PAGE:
British Historical Documents: Petition of Right, 1628
The Petition of Right "... on Saturday last the King gave a full and satisfactory answer to our petition concerning the liberty of the subject and propriety, and exemption of his person and estate from any illegal courses; which caused such expression of joy in general, as, where tongue left, bells and bonfires began; and the proceeding with the subsidies, which were till then at a stand, followed the next day in Parliament, and are ready to be passed entirely within two or three days." (Thomas Meautys to Lady Jane Corwallis, 12 June)
British Historical Documents: Petition of Right, 1628 Petition of Right, 1628 An important document setting out the rights and liberties of the subject as opposed to the prerogatives of the crown (ie. Charles I). This action favouring the common man was championed by Sir Edward Coke (1552-1634), a prominent parliamentary adversary of the crown. His sparkling resume included public service as Speaker of the House of Commons, Attorney General, Chief Justice of the Court of Common Pleas and Chief Justice of the King's Bench.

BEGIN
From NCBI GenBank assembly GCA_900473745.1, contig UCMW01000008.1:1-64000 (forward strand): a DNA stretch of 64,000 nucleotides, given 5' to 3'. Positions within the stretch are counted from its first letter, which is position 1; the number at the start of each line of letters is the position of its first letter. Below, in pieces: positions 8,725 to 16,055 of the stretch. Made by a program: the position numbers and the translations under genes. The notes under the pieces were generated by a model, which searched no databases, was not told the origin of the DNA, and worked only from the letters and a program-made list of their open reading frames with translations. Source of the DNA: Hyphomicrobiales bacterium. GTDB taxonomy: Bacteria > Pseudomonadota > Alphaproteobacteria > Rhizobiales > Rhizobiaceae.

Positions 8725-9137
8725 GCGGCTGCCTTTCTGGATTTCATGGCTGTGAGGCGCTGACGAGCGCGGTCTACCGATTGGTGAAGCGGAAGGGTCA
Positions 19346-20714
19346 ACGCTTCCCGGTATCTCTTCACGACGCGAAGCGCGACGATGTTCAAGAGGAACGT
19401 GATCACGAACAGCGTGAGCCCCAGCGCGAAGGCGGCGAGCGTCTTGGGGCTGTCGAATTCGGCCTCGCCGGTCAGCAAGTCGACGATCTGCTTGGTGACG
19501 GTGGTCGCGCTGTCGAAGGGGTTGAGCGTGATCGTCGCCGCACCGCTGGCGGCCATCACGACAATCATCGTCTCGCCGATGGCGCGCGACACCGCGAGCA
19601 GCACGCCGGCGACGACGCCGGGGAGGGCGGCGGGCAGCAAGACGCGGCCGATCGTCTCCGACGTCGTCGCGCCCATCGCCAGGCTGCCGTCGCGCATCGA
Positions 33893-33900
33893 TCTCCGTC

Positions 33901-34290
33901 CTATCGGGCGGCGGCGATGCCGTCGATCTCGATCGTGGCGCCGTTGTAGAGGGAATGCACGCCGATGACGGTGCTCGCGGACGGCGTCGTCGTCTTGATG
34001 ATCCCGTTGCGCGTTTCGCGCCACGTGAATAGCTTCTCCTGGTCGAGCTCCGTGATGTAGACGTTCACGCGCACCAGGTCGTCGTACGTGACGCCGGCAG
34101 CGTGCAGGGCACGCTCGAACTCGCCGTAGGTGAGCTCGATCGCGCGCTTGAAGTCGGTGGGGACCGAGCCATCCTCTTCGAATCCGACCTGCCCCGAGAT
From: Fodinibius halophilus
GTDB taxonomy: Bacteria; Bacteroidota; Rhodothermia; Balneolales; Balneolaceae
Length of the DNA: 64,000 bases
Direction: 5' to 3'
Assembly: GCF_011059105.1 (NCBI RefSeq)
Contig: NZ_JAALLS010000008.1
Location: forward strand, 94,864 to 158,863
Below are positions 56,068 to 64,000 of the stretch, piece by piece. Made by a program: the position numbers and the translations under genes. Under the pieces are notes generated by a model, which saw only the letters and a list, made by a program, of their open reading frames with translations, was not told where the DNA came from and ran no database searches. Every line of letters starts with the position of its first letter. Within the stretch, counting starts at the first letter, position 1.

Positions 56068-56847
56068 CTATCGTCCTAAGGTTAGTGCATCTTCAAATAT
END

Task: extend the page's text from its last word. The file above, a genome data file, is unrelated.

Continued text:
The Petition of Right at the beginning of the 17th century, and the Declaration of Right and Bill of Rights at the end, embody a century long fight to constrain the power of Government. At that time it was the Monarch who desired a divine right. Today it is our Parlimentarians. The Petition of Right and Declaration of Right are Common Law contracts between the People and the Crown. The Bill of Rights is a statue law enactment of the Declaration of Right. Declaration Of Right | British Constitution Group
Declaration Of Right | British Constitution Group
Petition of Right Petition of Right, 1628, a statement of civil liberties sent by the English Parliament to Charles I. Refusal by Parliament to finance the king's unpopular foreign policy had caused his government to exact forced loans and to quarter troops in subjects' houses as an economy measure. Arbitrary arrest and imprisonment for opposing these policies had produced in Parliament a violent hostility to Charles and George Villiers, 1st duke of Buckingham. The Petition of Right, initiated by Sir Edward Coke, was based upon earlier statutes and charters and asserted four principles: no taxes may be levied without consent of Parliament; no subject may be imprisoned without cause shown (reaffirmation of the right of habeas corpus); no soldiers may be quartered upon the citizenry; martial law may not be used in time of peace. In return for his acceptance (June, 1628), Charles was granted subsidies.